KPMG’s Risk Management Ad Jumps, Climbs and Flies but Misses the Point

Just as Washington is finally passing a bill that will reduce unnecessary risk-taking by financial institutions, here comes this commercial from KPMG in the UK doing the opposite. KPMG parties like it was 2005 and sub-prime was a bad cut of steaks. The commercial celebrates risk-taking in a manner that only a BP executive could rationalize deepwater offshore drilling.

Almost everything is wrong with this commercial:


Its heroes, a man and a woman, presumably KPMG employees, are living in a risky world. Risk is all around them, from the moment they get up. But don’t worry. These two nitwits know how to engage in risk management. Mostly in jingle and parkour, in fact.

Wikipedia tells us that Parkour “is where participants jump, vault, and climb over obstacles in a fluid manner. Skills such as jumping and climbing, or the more specific parkour moves are employed. The object of parkour is to get from one place to another using only the human body and the objects in the environment. The obstacles can be anything in one’s environment but parkour is often seen practiced in urban areas because of the many suitable public structures available such as buildings and rails.”

The two heroes run, jump, flip over and take maniacal risks along the way to the office. Along the way the tag line, “Turn Risk Into Advantage”, is reinforced by embedded messages, in case we did not get the main theme”: “Know Risk, Know Reward”, “Do You Have The Risk Appetite For Success?” “Always Be Ready For The Unexpected.”

I actually like the “Turn Risk Into Advantage.” It is clever, memorable, and summarizes nicely what corporations are seeking in risk management advice. Yet it is completely overshadowed by the flip execution and the manner that suggests that KPMG employees, and by extension KPMG, take risks haphazardly.

Besides being out of context and lacking a narrative, the commercial ends on a cheesy note: upon arriving into the KPMG office and performing obligatory back flips, the couple race up the stairs, looks over the rail, look at each other, smile, and decide not to jump and take the elevator instead. This is a sensible move, perhaps the first one in this commercial.

Risk management is an essential practice, and perhaps as this advertising suggests, more in need than ever. Yet, it is not clear to me why the issue cannot be addressed heads on and intelligently. The irrelevant “packaging” simply detracts from the appeal of the practice.

Avi Dan is President & CEO of Avidan Strategies, a New York based consultancy specialized in advising professional service companies on marketing and business development. Mr. Dan was previously a board member with two leading advertising agencies and managed another.

Just as Washington is finally passing a bill that will reduce unnecessary risk-taking by financial institutions, here comes this commercial from KPMG in the UK doing the opposite. KPMG parties like it was 2005 and sub-prime was a bad cut of steaks. The commercial celebrates risk-taking in a manner that only a BP executive could rationalize deepwater offshore drilling.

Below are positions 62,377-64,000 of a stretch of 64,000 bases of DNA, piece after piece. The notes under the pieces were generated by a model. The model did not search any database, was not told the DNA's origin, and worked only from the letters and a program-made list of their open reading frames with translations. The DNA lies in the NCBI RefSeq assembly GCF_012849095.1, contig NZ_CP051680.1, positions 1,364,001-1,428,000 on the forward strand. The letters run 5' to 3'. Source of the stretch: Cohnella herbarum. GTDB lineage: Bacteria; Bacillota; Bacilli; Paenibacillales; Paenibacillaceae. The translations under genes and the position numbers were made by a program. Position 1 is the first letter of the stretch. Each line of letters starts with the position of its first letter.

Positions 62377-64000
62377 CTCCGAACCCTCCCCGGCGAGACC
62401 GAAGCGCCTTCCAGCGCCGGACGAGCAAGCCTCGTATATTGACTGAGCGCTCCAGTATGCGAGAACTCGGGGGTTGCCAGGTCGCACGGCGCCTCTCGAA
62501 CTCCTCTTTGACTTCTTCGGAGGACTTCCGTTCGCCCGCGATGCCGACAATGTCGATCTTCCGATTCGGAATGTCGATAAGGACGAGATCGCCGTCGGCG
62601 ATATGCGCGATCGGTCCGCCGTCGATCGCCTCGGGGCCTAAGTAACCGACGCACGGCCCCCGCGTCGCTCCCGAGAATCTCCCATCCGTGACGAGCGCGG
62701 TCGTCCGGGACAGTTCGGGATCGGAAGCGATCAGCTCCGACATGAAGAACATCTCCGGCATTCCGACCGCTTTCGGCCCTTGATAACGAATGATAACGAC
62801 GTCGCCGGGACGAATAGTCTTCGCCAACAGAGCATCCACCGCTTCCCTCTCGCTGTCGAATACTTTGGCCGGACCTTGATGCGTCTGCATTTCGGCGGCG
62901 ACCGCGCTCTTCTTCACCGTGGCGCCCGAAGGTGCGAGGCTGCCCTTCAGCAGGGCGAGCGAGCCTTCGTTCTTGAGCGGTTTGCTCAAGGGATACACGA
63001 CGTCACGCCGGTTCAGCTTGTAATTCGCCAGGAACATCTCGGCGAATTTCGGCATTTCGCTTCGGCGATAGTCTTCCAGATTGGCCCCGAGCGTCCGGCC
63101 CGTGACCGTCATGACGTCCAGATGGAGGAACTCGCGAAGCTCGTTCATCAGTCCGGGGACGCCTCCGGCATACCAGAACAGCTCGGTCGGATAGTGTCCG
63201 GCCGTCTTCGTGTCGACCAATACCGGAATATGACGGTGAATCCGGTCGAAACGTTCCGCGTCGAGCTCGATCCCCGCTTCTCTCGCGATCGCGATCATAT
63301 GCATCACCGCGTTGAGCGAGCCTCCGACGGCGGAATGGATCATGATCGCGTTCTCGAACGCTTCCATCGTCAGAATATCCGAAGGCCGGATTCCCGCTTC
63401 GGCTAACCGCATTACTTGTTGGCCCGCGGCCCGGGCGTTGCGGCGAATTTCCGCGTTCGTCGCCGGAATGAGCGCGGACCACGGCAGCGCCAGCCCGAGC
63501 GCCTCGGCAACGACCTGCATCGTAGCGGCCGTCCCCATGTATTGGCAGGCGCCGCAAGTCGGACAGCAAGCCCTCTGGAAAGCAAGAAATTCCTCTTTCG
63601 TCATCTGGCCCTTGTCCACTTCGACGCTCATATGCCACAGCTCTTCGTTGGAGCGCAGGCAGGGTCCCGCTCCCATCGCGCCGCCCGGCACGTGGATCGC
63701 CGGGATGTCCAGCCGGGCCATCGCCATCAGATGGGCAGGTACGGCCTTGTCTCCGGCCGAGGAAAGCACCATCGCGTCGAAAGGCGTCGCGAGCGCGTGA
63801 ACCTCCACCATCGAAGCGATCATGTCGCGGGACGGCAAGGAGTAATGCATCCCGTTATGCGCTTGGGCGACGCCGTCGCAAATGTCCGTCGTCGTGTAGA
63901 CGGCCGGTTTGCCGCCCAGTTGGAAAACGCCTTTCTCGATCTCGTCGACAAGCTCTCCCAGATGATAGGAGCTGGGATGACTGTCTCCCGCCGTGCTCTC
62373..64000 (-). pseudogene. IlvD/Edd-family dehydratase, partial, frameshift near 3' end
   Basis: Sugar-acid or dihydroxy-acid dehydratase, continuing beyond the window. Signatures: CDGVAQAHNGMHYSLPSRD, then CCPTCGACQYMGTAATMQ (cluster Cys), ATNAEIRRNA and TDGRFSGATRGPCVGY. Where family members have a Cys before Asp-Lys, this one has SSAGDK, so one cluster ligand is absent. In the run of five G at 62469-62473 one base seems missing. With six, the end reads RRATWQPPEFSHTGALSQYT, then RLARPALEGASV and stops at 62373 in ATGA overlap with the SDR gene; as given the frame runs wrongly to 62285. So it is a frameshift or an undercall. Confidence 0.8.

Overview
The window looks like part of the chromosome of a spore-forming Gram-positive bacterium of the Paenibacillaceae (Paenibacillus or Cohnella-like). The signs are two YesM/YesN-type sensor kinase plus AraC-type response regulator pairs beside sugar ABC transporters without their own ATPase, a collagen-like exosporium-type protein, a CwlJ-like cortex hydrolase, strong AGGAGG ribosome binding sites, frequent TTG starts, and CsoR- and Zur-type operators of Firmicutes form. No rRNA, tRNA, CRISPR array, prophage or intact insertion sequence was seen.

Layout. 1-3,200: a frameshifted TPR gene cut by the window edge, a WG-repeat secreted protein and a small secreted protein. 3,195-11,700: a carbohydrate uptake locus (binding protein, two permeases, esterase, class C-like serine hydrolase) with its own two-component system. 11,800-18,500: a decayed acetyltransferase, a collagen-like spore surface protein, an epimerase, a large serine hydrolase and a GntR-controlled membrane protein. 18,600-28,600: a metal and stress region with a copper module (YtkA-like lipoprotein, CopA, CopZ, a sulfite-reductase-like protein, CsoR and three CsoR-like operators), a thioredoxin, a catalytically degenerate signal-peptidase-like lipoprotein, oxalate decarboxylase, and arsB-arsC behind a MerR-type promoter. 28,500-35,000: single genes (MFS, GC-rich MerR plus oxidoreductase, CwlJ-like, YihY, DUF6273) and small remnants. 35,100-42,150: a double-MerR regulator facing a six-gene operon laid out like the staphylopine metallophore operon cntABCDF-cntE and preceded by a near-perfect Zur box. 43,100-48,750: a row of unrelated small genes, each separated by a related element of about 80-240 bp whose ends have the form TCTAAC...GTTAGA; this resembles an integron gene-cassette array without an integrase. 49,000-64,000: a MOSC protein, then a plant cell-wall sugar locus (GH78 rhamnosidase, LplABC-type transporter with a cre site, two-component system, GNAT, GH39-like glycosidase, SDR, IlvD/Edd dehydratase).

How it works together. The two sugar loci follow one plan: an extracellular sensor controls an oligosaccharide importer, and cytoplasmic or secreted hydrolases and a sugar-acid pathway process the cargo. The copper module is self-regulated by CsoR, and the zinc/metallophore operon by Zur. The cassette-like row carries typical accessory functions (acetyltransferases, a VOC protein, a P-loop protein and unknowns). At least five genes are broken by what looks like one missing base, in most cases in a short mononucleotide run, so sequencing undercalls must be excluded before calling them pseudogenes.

Almost everything is wrong with this commercial:


Its heroes, a man and a woman, presumably KPMG employees, are living in a risky world. Risk is all around them, from the moment they get up. But don’t worry. These two nitwits know how to engage in risk management. Mostly in jingle and parkour, in fact.

Wikipedia tells us that Parkour “is where participants jump, vault, and climb over obstacles in a fluid manner. Skills such as jumping and climbing, or the more specific parkour moves are employed. The object of parkour is to get from one place to another using only the human body and the objects in the environment. The obstacles can be anything in one’s environment but parkour is often seen practiced in urban areas because of the many suitable public structures available such as buildings and rails.”

The two heroes run, jump, flip over and take maniacal risks along the way to the office. Along the way the tag line, “Turn Risk Into Advantage”, is reinforced by embedded messages, in case we did not get the main theme”: “Know Risk, Know Reward”, “Do You Have The Risk Appetite For Success?” “Always Be Ready For The Unexpected.”

I actually like the “Turn Risk Into Advantage.” It is clever, memorable, and summarizes nicely what corporations are seeking in risk management advice. Yet it is completely overshadowed by the flip execution and the manner that suggests that KPMG employees, and by extension KPMG, take risks haphazardly.

Besides being out of context and lacking a narrative, the commercial ends on a cheesy note: upon arriving into the KPMG office and performing obligatory back flips, the couple race up the stairs, looks over the rail, look at each other, smile, and decide not to jump and take the elevator instead. This is a sensible move, perhaps the first one in this commercial.

Risk management is an essential practice, and perhaps as this advertising suggests, more in need than ever. Yet, it is not clear to me why the issue cannot be addressed heads on and intelligently. The irrelevant “packaging” simply detracts from the appeal of the practice.

Avi Dan is President & CEO of Avidan Strategies, a New York based consultancy specialized in advising professional service companies on marketing and business development. Mr. Dan was previously a board member with two leading advertising agencies and managed another.

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